Organizing retrospective 42

This is a post in my series on organizing ”between and beyond.” Other posts are here. This is a retrospective of what has happened during the week. The purpose is to reflect on the work itself. Here is my previous retrospective. Here is my next retrospective.

What has happened? What needs to be done?
Yesterday, I published this review of The Future of Humanity: A Conversation by Jiddu Krishnamurti and David Bohm. The book was a disappointment! Not because of Bohm, but because of Krishnamurti. This was my first encounter with Krishnamurti, and I got the impression that he didn’t know what he was talking about. Those who have read this series of post on organizing “between and beyond” know that I’m deeply influenced by Bohm. Even the notion of “between and beyond” is inspired by him.1

Krishnamurti & Bohm, The Future of Humanity

After my review, I went back to F. David Peat’s biography Infinite Potential: The Life and Times of David Bohm to learn more about the relationship between Bohm and Krishnamurti. Here is my review of Peat’s book. Peat writes that Bohm felt that Krishnamurti didn’t give sufficient attention to the social dimension of his teachings. Those who surrounded Krishnamurti were related to him, but not to each other. Bohm also found it disturbing how Krishnamurti’s image was being inflated by those around him, and that the Indian teacher didn’t do anything to prevent it.2 Krishnamurti responded by pushing Bohm in a way that others later described as brutal. As Bohm was thrown into despair, Krishnamurti distanced himself from Bohm.3

New books
Three new books arrived this week:

  • A Brief History of Thought by Luc Ferry.
  • Toward a Psychology of Awakening by John Welwood.
  • Designing Regenerative Cultures by Daniel Christian Wahl.

I’ve started reading A Brief History of Thought and Before Philosophy, which arrived last week. Both books provide interesting perspectives on the history of thought. I’m somewhat surprised that Luc Ferry describes philosophy not only as ‘love’ (philo) of ‘wisdom’ (sophia),4 but also as a road to ‘salvation’ by the exercise of reason – if not from death itself, then from the anxiety it causes.5 Personally, I think loving wisdom – trying to live wisely – is a perfectly valid aim in itself. I also find reason to question reason itself. I’ve come to believe that reason alone will not save us and the world. Instead, we need to bring our focus ‘upstream’ to where reason and heart may work in common.6

What was good? What can be improved?
I’m learning new things, broadening my perspectives, all the time.

I need to finish my review of Artful Leadership by Michael Jones. It’s such a great book!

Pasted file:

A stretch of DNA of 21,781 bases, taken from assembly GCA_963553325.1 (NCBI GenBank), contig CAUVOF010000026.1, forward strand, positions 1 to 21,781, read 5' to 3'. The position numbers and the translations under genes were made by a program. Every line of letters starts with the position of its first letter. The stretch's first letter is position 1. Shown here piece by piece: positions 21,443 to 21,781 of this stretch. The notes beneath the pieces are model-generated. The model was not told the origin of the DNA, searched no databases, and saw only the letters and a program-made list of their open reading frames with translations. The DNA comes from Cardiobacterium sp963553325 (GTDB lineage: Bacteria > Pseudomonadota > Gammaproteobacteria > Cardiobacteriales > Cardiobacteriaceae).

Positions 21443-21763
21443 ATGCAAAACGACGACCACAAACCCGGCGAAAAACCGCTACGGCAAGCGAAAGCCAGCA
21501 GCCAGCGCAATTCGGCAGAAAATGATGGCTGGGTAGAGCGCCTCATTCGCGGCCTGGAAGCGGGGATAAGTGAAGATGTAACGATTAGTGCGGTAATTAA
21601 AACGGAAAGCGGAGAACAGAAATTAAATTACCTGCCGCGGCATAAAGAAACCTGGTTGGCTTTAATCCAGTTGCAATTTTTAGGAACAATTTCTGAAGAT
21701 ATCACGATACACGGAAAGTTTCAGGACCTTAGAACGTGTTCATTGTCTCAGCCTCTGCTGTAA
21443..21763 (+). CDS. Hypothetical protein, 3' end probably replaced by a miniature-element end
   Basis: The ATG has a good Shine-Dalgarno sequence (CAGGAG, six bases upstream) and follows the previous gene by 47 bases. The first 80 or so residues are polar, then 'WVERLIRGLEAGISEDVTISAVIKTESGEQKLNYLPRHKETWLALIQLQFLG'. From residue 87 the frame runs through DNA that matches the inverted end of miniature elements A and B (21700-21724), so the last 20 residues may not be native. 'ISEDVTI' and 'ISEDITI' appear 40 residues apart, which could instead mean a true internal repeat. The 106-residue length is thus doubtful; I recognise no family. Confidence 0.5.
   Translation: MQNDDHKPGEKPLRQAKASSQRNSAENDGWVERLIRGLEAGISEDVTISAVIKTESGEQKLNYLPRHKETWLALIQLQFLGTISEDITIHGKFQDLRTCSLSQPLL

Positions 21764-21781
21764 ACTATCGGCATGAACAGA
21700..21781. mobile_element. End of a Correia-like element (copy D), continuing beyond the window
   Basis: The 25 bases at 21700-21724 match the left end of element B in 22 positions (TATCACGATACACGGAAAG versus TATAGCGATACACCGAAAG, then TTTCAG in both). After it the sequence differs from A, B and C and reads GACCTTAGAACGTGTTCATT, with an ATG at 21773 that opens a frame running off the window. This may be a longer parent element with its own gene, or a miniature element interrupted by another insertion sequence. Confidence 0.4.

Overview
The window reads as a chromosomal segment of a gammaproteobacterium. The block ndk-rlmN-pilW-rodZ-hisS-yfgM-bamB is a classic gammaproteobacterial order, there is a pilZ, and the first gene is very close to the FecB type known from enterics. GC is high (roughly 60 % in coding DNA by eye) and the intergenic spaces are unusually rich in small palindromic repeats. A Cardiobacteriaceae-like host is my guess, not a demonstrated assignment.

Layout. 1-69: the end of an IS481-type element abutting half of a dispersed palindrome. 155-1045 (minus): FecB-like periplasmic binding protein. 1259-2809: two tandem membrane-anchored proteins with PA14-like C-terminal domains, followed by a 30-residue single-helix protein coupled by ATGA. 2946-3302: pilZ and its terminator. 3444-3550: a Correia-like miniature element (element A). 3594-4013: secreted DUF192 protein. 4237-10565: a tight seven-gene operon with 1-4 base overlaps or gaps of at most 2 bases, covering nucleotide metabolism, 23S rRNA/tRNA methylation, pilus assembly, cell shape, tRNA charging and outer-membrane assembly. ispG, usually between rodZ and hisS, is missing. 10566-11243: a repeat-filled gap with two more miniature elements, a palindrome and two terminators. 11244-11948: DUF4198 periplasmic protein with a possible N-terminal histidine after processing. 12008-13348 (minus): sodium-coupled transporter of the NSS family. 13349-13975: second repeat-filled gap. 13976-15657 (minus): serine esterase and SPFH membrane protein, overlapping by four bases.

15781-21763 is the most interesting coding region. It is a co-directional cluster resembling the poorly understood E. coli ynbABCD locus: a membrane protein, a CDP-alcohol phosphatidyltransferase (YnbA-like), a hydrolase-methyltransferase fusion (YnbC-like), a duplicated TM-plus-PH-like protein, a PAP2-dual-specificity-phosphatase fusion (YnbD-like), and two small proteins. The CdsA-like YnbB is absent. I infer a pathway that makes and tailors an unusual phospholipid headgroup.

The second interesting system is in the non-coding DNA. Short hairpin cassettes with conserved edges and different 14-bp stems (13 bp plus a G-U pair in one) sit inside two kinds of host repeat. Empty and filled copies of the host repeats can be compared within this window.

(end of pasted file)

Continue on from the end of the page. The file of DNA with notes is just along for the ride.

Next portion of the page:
1 The notion of organizing ”between and beyond” is inspired by David Bohm and F. David Peat’s notion of the ”order between and beyond.” See Bohm and Peat, Science, Order, and Creativity (Routledge, 2010, first published 1987), p. 275.
2 F. David Peat, Infinite Potential: The Life and Times of David Bohm (Addison-Wesley, 1997), p. 284.
3 Ibid., p. 285.
4 Luc Ferry, A Brief History of Thought: A Philosophical Guide to Living (HarperCollins, 2011), p. 15.
5 Ibid., p. 6.
6 The idea of moving ‘upstream’ is from Michael Jones. See Jones, Artful Leadership: Awakening the Commons of Imagination (Pianoscapes, 2006), p. xi.

Related posts:
Organizing in between and beyond posts

Published by Jan Höglund

Jan Höglund has over 35 years of experience in different roles as software developer, project manager, line manager, consultant, and researcher. This is his personal blog where he shares his reading, book reviews, and learning.

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  1. Hi Jan

    I can’t believe you are now up to 42 weeks – congratulations on your consistency of writing.

    It was interesting to read the thoughts about philosophy and its ultimate aims. One book which I think I may have mentioned before is Wachterhauser’s “Beyond Being”. This was one of the major inspirations for our new book “Customer Experiences with Soul”. In this book Wachterhauser describes Heidegger’s later despair due to his thinking that ultimately being can only collapse in on itself, into nihilism. He also discusses Gadamer’s route out of nihilism, beyond being itself.

    1. No, I don’t remember that you’ve mentioned Wachterhauser previously. Added Beyond Being to my reading list. I appreciate your input and feedback as always Simon!

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